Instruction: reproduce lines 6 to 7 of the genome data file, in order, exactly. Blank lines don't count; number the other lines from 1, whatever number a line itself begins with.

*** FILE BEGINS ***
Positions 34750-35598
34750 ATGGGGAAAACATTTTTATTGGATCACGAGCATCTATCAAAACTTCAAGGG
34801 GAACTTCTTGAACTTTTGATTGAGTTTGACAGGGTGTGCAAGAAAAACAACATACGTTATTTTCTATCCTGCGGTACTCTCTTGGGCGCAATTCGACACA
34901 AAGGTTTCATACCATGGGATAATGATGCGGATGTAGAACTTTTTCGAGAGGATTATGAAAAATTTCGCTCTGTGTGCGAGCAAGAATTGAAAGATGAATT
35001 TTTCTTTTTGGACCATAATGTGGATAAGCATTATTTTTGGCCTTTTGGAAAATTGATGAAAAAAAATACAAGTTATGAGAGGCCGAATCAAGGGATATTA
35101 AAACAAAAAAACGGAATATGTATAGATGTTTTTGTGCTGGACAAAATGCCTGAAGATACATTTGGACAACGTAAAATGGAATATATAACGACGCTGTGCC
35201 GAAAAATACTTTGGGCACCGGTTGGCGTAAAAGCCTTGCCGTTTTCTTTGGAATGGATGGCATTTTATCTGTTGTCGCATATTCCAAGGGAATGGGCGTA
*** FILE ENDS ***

35101 AAACAAAAAAACGGAATATGTATAGATGTTTTTGTGCTGGACAAAATGCCTGAAGATACATTTGGACAACGTAAAATGGAATATATAACGACGCTGTGCC
35201 GAAAAATACTTTGGGCACCGGTTGGCGTAAAAGCCTTGCCGTTTTCTTTGGAATGGATGGCATTTTATCTGTTGTCGCATATTCCAAGGGAATGGGCGTA